This is what happens when I try to make things easy. In the end I always work harder than if I had put in the preparatory work.
When I cast on this pair of mittens (Dwarven Mittens) I decided to not swatch. That actually went ok. I also decided to not look at the pattern very closely before printing it out. This was a problem. Specifically, the cable chart doesn’t tell you where the cable sections start and end. When I got to the cable portion I had to sit down, study the cable chart, study the picture of the mittens themselves and figure out where each cable began and ended.
Once I figured out the cable pattern the knitting went pretty smoothly until it came time to decrease. I did something that I often do– I kept on knitting even though it was obvious that the mittens were working up to be too long. In the end I had a pair of mittens that would have fit a gorilla, and the recipient of this pair of mittens is not in possession of a pair of gorilla hands. So I ripped back about two inches.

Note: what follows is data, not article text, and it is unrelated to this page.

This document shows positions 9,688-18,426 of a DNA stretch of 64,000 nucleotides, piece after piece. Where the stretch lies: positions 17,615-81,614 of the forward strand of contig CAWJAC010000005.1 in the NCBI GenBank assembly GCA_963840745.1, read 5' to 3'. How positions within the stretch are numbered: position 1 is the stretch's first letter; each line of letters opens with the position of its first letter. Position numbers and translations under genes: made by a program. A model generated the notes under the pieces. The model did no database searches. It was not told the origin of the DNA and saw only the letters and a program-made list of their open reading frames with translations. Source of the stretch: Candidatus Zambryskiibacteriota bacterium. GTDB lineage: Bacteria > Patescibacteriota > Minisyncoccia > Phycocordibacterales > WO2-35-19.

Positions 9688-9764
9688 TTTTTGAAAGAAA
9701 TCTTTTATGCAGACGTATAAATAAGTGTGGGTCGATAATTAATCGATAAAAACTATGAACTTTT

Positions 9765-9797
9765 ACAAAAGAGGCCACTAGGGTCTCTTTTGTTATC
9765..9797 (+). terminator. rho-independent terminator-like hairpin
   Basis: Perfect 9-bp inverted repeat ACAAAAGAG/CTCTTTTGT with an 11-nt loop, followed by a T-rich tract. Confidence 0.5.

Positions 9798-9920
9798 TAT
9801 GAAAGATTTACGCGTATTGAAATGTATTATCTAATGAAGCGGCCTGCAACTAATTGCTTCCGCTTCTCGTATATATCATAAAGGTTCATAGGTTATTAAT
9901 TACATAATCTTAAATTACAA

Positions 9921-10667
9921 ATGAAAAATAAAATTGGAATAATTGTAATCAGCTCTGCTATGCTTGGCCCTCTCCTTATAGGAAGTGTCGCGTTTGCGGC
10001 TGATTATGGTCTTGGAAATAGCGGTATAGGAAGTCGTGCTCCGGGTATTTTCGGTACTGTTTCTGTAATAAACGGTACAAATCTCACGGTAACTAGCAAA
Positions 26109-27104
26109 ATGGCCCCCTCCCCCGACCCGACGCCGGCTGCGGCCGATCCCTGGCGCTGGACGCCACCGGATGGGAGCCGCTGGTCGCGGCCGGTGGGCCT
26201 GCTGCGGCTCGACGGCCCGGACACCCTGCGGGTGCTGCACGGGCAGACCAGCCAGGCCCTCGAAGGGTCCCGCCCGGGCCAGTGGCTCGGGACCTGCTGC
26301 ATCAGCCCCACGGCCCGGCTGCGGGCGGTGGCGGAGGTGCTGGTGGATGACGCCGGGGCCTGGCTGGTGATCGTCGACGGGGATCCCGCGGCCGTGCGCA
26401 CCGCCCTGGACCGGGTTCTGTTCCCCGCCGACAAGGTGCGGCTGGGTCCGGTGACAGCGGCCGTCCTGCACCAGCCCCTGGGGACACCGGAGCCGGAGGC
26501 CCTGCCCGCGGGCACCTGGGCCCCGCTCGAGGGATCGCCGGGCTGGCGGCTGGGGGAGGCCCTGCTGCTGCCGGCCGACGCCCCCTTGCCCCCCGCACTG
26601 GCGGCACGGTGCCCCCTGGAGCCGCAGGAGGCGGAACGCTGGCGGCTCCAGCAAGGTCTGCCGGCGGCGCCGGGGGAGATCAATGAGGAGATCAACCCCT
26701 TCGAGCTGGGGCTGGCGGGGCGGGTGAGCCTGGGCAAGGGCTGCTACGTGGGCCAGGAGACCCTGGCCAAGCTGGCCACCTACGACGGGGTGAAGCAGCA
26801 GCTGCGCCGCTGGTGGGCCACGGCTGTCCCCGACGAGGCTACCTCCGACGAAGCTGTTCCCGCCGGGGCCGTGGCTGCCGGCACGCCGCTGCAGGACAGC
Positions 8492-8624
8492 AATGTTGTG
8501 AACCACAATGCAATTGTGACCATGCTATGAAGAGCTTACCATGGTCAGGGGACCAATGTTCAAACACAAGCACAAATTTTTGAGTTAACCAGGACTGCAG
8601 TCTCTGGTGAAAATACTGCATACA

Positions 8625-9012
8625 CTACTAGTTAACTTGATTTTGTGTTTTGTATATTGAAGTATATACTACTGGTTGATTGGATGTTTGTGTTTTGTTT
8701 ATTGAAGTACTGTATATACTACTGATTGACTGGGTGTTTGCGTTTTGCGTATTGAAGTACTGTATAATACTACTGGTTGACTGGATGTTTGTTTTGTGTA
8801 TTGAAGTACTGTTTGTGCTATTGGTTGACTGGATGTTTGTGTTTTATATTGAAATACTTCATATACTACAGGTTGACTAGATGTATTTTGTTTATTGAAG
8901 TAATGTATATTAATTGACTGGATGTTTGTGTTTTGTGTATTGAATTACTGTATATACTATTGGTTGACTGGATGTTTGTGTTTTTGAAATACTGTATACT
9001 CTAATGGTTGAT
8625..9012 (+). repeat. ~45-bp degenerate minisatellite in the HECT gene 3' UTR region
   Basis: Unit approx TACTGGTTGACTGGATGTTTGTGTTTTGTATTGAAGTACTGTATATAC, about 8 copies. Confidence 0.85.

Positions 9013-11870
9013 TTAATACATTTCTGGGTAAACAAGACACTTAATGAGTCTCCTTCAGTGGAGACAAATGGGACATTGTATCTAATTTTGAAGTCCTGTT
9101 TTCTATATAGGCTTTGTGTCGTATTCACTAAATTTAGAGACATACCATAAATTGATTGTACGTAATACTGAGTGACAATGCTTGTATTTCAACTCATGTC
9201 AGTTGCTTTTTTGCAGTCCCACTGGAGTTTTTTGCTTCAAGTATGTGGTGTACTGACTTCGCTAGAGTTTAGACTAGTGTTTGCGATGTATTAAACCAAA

Once I made the commitment to tip back and got all of the stitches into the needles the rest of the knitting went smoothly. I completely winged the decreases at the top because I didn’t like the way that the pattern instructs you to finish the mittens– with kitchener stitch. I thought it looked too boxy. Less elegant. I prefer it when mittens come to a point so I decreased until there were 8 stitches left, then cut the yarn ad pulled the thread through the remaining stitches.
After my disappointing experience with the pattern I went toRavelry and read other people’s project notes and found that almost everyone who knit this pattern had issues with it.
Pattern: Dwarven Mittens
Yarn: Lettlopi — I used just over one skein for this project
Needles: size 5 and size 7